In total 19 companies, including the 12 ETI members like C&A, H&M, Primark, Inditex, Marks & Spencer, Next, TESCO, Sainsbury and Pentland, reacted to the report as well as two CSR initiatives: the Leather Working Group and MVO Nederland (CSR Netherlands). Most companies recognize the urgency to address the issues identified in this research and some shared concrete commitments to combat adverse human rights and environmental impacts in their supply chain.

Recommendations
The report contains nine recommendations to companies and CSR initiatives in the leather and footwear industry on (the need for): due diligence, mapping of supply chains, transparency, long-term business relationships, collaboration to increase leverage, the mandatory written contracts and equal treatment and the importance of unions, collective bargaining, company level grievance mechanisms and space for civil society.

Download the full report here.

*This story first appeared on IndiaNet

New Indian Technology for Waterless Tanning can Save Rivers

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With its breakthrough technology on waterless tanning for leather processing, the Central Leather Research Institute (CLRI) expects to save the rivers from the toxic chromium and sulphates effluents mixed in over 170 million litres of water every day.

The CLRI, part of the Council of Scientific and Industrial Research (CSIR), applied to patent the technology in 2014. It now has a “product” and a “process” for waterless and salt-less tanning, that would save water and the environment.
“To treat one kilogram of animal skin and hide about 50 litres of water is used. It’s required to wash the salts used by the tanners at primary stage to preserve the leather, making the effluents hazardous. With the dry tanning technology this would stop,” B. Chandrasekaran, Director CSIR-CLRI, told IANS.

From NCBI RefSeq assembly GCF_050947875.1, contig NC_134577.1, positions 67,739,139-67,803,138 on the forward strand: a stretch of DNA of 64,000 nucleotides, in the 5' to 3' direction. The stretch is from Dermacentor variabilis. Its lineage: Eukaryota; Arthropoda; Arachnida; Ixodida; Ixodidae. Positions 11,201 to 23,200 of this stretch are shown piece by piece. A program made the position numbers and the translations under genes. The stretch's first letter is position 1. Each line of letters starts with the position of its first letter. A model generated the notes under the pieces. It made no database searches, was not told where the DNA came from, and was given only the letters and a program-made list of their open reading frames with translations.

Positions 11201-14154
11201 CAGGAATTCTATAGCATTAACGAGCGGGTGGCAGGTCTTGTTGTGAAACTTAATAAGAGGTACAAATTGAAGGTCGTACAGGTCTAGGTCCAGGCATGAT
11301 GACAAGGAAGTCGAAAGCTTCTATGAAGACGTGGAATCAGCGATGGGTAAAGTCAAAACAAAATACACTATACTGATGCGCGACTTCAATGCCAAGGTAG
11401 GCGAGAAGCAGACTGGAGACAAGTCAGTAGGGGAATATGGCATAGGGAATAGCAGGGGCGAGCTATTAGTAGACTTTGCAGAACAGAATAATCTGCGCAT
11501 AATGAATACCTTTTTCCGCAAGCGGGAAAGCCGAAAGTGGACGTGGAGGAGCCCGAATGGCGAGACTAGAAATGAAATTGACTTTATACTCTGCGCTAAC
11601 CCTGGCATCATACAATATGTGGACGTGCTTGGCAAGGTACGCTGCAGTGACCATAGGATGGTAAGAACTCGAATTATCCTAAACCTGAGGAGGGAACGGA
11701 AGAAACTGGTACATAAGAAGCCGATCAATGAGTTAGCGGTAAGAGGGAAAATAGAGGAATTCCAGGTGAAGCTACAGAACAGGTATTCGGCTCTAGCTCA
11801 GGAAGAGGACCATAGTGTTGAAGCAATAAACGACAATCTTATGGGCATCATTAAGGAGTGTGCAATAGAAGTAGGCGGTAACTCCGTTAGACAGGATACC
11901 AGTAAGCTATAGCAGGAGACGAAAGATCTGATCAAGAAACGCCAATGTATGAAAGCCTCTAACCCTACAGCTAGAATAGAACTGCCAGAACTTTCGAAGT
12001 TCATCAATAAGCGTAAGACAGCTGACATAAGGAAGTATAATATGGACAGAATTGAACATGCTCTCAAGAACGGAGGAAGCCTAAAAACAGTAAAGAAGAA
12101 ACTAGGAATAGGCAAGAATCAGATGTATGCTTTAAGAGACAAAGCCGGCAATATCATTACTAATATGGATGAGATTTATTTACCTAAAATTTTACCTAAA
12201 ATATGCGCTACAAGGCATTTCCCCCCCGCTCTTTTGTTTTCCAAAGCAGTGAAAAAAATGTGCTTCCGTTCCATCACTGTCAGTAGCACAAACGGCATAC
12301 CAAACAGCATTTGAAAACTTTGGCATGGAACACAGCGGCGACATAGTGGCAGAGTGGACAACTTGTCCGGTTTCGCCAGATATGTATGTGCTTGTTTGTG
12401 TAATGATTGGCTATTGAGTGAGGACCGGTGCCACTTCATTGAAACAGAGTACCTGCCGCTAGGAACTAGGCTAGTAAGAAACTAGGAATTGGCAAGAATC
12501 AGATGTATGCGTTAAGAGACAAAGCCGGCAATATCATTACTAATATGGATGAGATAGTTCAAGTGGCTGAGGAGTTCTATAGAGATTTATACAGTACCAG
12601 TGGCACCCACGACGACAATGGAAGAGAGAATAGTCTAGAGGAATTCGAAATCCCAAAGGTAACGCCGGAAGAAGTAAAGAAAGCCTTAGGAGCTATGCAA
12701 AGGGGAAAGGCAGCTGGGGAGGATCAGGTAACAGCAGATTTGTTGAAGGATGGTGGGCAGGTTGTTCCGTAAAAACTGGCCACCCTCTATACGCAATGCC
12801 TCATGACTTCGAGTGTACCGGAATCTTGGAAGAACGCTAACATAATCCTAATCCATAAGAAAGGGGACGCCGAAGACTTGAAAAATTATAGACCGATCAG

He said that CLRI offers “Dry Tanning” as a product and another “Waterless Chrome Tanning” as a process, that requires training the tannery workers for using salts for preserving the animal skins at primary processing level.

The CLRI technology uses a conventional drum-tanning method, in which instead of lime and water, a CSIR’s patented additives are mixed. That saves water and also helps reduce the solid waste produced by lime and other chemicals.

“The technology reduces the water effluents by 90 to 95 percent,” said Chandrasekaran.

The CLRI, which is now being approached by leather companies across the globe to procure the technology, has also prepared a detailed project report (DPR) for Kanpur, Uttar Pradesh, where the largest number of tanneries are located in India.

“We have been contacted by several domestic tanneries and a big MNC that had offered Rs2 crore for the this technology,” he said.

Kanpur has over 23 percent of the country’s tanneries and uses about 20 million litres of water every day. Most of this untreated effluent flows out through over 23 major open drains into the Ganga river and are the major cause of its pollution.

“A DPR for Common Effluent Treatment Plants (CETP) for Kanpur is being finalised. The main problem is that only a few tanneries in Kanpur treat the effluents,” he said.

There are also several unauthorised tanneries in Kanpur region and about 100 were closed two years back.

Those operating water treatment plants only give primary treatment to the used water. According to environment activists, there is no proper monitoring of such treatment plants. According to green activists, it is a similar case with the tanneries of Kolkata and Tamil Nadu.

*This story first appeared on The Times of India